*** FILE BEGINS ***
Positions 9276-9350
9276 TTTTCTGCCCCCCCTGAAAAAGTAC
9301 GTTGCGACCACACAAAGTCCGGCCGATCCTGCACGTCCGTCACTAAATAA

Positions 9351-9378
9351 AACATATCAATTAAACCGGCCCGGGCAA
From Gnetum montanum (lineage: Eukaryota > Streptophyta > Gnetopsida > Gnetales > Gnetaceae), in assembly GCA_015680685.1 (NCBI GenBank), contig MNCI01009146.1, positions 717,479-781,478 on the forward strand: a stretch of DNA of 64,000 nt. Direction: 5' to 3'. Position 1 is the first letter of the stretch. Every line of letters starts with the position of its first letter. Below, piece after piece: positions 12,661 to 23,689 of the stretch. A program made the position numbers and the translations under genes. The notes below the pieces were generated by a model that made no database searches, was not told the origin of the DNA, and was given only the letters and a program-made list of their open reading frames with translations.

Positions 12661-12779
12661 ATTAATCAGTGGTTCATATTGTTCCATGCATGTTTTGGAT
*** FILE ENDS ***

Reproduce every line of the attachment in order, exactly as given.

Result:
Positions 9276-9350
9276 TTTTCTGCCCCCCCTGAAAAAGTAC
9301 GTTGCGACCACACAAAGTCCGGCCGATCCTGCACGTCCGTCACTAAATAA

Positions 9351-9378
9351 AACATATCAATTAAACCGGCCCGGGCAA
From Gnetum montanum (lineage: Eukaryota > Streptophyta > Gnetopsida > Gnetales > Gnetaceae), in assembly GCA_015680685.1 (NCBI GenBank), contig MNCI01009146.1, positions 717,479-781,478 on the forward strand: a stretch of DNA of 64,000 nt. Direction: 5' to 3'. Position 1 is the first letter of the stretch. Every line of letters starts with the position of its first letter. Below, piece after piece: positions 12,661 to 23,689 of the stretch. A program made the position numbers and the translations under genes. The notes below the pieces were generated by a model that made no database searches, was not told the origin of the DNA, and was given only the letters and a program-made list of their open reading frames with translations.

Positions 12661-12779
12661 ATTAATCAGTGGTTCATATTGTTCCATGCATGTTTTGGAT